3. 3 Investor

    Hi, first time I comment. Great site, some really value added stuff.

    Very interesting post. Was wondering though, how exactly is the “Cummulative NASDAQ New 52 week highs” calculated? How does it differ from the regular (or non cummulative?) “NASDAQ New 52 week highs”? Many thanks.

  4. 4 JAC

    Great chart. Great work.

    Based on latest wave in highs (from high in Jan to low in Feb and higher high now), you would think vix will be higher indicating more volatility. It is not. That is strange.

    This late in the cycle (after 70% rally), why are we seeing such a swing? Does it mean, this is one last sugar high or it means economy is so on track for a V recovery?

    When is this kinda bullishness bullish and when is it exhaustion?

    Chart wise, I see exhaustion (desperation) when you consider low volumes and all.


  5. 5 TRW

    Great work. Many of the indicators I use behave differently in bull market vs. bear market environments and this one looks the same. We should keep an eye on this and look for refinements. Thanks for sharing this though. Very impressive.

  6. 6 bareboatbvi

    Very interesting indicator …. hopefully one that will continue to prove accurate and insightful.

    For alldear: Thanks for sharing. Your indicator looks remarkable accurate as well.

    For JAC: I’m inclined to agree with exhaustion. There are now two trend lines on the daily S&P chart that have increasing upward slopes. The first starting at the Feb 5 low to the Feb 25 low, and the second from the Feb 25 low to the March 22 low (could possibly extend to today’s low). If we do get another upward sloping trendline off of today’s low then for sure we have the last leg of an exhaustion playing out. If we don’t get that third trendline higher, I still think we’re “top heavy”.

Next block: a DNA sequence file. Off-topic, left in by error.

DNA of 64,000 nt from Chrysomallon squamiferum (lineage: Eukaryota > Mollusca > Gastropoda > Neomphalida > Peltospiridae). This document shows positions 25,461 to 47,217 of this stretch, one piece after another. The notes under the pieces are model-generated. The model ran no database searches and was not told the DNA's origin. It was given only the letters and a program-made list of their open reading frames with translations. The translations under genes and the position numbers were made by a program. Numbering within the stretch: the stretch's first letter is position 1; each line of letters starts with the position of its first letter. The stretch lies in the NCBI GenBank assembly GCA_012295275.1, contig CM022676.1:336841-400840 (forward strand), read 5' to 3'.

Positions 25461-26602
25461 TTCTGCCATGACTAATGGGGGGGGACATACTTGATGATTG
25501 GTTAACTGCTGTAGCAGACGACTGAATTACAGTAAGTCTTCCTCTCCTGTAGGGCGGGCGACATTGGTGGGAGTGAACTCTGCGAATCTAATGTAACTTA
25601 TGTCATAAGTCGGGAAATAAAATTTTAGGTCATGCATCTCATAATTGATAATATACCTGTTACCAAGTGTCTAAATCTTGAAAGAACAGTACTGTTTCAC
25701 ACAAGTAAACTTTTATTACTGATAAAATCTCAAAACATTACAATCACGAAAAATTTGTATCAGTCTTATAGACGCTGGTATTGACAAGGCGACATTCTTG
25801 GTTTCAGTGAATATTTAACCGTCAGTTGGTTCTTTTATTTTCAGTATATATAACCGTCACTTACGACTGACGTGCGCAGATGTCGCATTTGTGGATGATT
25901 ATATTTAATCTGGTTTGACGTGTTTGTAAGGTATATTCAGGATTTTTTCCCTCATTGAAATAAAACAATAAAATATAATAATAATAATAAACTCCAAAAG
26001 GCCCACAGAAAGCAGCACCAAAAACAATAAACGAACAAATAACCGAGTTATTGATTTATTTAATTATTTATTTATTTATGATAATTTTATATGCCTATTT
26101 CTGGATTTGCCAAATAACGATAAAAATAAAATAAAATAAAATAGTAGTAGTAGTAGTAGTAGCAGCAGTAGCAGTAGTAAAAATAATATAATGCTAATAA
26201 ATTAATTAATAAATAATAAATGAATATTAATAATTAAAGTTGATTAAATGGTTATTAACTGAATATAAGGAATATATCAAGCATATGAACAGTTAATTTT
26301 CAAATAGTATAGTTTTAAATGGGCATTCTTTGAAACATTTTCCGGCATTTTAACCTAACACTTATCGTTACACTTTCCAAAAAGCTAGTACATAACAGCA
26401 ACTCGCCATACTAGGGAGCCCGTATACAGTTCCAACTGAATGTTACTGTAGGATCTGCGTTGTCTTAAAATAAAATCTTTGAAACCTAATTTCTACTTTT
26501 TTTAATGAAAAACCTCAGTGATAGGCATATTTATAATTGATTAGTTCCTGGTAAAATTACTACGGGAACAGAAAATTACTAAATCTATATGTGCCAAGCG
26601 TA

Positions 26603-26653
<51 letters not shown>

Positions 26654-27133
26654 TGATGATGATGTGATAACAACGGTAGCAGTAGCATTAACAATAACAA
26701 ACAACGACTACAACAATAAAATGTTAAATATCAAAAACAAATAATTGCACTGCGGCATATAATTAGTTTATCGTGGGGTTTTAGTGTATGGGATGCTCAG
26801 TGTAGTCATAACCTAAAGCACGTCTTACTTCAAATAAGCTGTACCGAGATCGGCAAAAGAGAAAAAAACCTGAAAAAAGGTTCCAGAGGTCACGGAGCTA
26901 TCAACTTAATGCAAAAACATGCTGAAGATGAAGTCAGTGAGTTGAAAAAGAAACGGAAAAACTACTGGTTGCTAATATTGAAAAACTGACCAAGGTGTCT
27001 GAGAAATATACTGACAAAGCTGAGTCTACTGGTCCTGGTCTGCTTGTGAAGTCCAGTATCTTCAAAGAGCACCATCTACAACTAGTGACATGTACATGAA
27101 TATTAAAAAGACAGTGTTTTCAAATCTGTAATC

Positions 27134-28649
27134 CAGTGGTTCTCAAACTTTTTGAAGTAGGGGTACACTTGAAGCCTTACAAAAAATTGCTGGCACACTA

7. 7 Damian

    Any idea how the cumulative new highs is calculated?

  8. 8 Jeffrey Young

    I am curious why you used the NASDAQ 52 week highs as opposed to the NYSE? I can probably anser that question myself but I wanted to hear. my guess is that the NASDAQ offers an earlier look at turns because it usually leads the risk money category and when that pulls th other indices will follow.

  9. 9 Wayne Nikitiuk

    Great work allclear…pls. continue to post here with this chart…I can see us turning higher marginally north of 1200..into April-May..and then a more viscious corrective move..and one last rally spike to modest new highs above 1300 even…as this shorter bull cycle plays itself out..and then the lousy fundamentals re-assert themselves; years of on/off again recessions…


    New Highs

    The best way to look at new highs is the ten day average of new highs and lows
    compared to the 30 day average of new highs and lows.Right now the 10 day average is declining to 328, and the 30 day average is rising to 279. The 30 day
    average has only Monday to take off a high low of less than 100. This should be real
    bearish implications. The 10 day is declining and a very real possibility of the 30 day
    declining sets up for a major bearish pattern. Another way to look at new highs is
    to compare the 10 highs to 10 days of highs and lows. Recently, the 10 day %
    was a 99.5%. It has dropped to 98.3%. There is a lot of room to decline. Using that
    tool as your only indicator, only gives a sell signal below 70%. This indicator will be
    watched with considerable interest because the last decline from 99.5% in January
    resulted in a minor drop to 81%.


    The ten day high low index has declined to 255.6. THis is the first of possible many signs, that show this market is in the last stage of its rally. What is significant is that the 10 day average has dropped below the 30 day average. The 30 day average is now at 293.3 . This 30 day average has the potential of declining numbers. Unless this market keeps going up, there is a good possibility of declining numbers. Also, the 10 day high low percentage has declined from a recent high of 99.5% to 97.2%. I call this situation the balloon effect. The market is going higher, even though the internals are weakening.The all important 150 day average is taking off the lowest Dow figure on Friday. After this week, the 150 day average has potential to start
    flattening for individual stocks. The 150 day average is 10208 on the Dow. The 200 day average is 9875 and still rising for at least another 6 weeks. This average is almost a sure thing to reach 10,000.